How to Create a Dog-Friendly Backyard

Even though your dog probably spends most of his time inside the house, your backyard is the one place that truly belongs to him. Keeping your yard dog-friendly is an important task that provides your canine companion with a safe environment where he can play with his favorite toys or feel comfortable enough to sleep in.  And you can have peace of mind knowing your dog is protected from wild animals that may harm him and that he can’t head out to explore the wide, wide world all by himself.

Dog OutsideSeeking the freedom of the outdoors is natural for a dog; they are social beings and love to interact with humans and animals. Unless your dog gets extra-long playtime with some great toys or has another canine pal to play with, a dog contained indoors will most likely seek ways to get out or explore whatever is on the other side of the fence.  Boredom, separation anxiety, and interest in another dog are all reasons why your dog may be trying to get out.  Visibility plays an important role in this.  If your dog can see through your fence (like a wire or picket fence) he will be interested in interacting with what's on the other side.  He’ll get frustrated at seeing so many things happening, and a whole other world to explore—just imagine how big and exciting that world will look (and smell!) to a dog.  A great outlet for this frustration tends to be digging a hole in your beautiful just-mowed lawn.

Having a privacy fence may be the best option for both you and your dog, especially if you’ve got heavy car and foot traffic or a regular number of people passing by that also walk dogs in your neighborhood. This keeps your dog’s eyes in your yard and limits the overload of visual stimulation he would experience otherwise.  See some of our great  privacy fence options if this sounds like the fence you’re looking for.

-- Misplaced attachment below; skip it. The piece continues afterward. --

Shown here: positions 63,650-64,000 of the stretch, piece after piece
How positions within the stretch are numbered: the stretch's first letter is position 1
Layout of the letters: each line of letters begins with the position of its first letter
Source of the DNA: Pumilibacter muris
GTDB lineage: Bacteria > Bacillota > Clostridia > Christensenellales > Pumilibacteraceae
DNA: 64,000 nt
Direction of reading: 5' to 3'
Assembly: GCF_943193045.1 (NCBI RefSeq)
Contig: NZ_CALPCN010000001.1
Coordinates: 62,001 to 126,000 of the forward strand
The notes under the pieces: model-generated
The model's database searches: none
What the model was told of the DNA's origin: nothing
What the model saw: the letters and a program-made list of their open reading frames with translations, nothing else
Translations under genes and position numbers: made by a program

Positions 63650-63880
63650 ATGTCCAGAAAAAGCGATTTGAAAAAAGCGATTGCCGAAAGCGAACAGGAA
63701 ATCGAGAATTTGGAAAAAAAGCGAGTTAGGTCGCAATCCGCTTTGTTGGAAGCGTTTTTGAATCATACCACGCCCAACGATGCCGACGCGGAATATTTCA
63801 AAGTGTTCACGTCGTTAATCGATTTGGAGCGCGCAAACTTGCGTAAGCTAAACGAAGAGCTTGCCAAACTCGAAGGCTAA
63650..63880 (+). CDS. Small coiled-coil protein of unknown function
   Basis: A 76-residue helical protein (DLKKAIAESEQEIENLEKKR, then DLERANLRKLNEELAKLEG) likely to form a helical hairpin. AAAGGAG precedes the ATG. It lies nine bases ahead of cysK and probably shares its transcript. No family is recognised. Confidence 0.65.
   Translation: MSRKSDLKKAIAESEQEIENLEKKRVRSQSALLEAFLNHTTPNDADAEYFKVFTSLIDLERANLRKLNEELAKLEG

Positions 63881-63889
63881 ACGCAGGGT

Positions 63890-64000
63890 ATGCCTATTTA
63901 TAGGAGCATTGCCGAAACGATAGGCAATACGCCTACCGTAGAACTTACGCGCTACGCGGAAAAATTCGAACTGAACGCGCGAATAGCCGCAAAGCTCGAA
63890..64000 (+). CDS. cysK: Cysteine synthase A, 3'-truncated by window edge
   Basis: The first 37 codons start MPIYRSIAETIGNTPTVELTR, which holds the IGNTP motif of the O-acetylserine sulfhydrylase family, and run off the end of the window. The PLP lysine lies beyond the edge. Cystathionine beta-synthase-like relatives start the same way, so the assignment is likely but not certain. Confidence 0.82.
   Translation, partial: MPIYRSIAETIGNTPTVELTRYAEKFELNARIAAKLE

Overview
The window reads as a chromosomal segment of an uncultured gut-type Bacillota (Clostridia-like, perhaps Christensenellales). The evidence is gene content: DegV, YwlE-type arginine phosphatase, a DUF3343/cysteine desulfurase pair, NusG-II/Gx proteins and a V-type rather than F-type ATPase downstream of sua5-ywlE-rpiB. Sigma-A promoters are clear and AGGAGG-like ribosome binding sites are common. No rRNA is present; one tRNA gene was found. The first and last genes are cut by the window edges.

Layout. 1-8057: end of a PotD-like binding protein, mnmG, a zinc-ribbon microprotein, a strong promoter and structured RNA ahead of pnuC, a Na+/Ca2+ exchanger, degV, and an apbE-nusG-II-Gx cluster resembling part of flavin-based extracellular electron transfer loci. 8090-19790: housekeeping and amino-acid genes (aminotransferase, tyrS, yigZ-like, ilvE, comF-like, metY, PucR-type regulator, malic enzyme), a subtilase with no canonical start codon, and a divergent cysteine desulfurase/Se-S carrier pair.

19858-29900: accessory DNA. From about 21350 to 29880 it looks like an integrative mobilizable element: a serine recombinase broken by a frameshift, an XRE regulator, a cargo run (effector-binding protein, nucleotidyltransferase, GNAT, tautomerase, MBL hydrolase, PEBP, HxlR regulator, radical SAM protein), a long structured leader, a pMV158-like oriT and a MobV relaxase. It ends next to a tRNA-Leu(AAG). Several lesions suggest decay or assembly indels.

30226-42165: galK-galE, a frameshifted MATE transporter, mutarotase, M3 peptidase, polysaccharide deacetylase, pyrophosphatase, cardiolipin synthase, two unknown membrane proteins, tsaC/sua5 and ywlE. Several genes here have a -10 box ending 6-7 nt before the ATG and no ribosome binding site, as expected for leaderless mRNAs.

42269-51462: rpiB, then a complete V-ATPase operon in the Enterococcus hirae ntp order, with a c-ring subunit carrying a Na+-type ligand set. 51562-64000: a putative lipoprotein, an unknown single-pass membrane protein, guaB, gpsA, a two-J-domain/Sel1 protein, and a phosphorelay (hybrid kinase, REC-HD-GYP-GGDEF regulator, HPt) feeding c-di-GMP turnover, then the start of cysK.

If you’ve got a jumper, your fence needs to be higher; if you’ve got a digger, your fence (if possible) should go into the ground six inches to eliminate the possibility of your dog digging a hole big enough for him to fit under.  Landscaping and plants provides a natural barrier that blocks dogs from digging holes and also stops jumpers in their tracks by lengthening the distance they need to jump.  But you have to make sure you’re not planting toxic (or invasive!) species of plants. Keep your dog healthy and your lawn beautified by being aware of  plants that are toxic to dogs. Plan your landscaping around your dog and I guarantee he will enjoy the backyard a whole lot more if he isn’t sick.

So you've got a fence, a beautiful white privacy fence on every side, and plants, some colorful specimens that have no thorns and also provide shade. What else do you need? To keep your dog from wanting to leave so desperately get him some awesome dog toys and schedule in some serious play time.  As a bonus to all that extra play time and attention, your dog will be happier and less likely to inflict destructive behaviors on your home like chewing things or tearing up those homemade pillow cases you just made. He’ll also have less separation anxiety and the outdoor fetch games after work will be something he’ll really look forward to every day.

Speak to us about what size and kind of dog you have when picking out a fence so we can make sure you—and your dog—are getting the most enjoyable backyard you can. Call us at 888-728-4695 or schedule an appointment  online.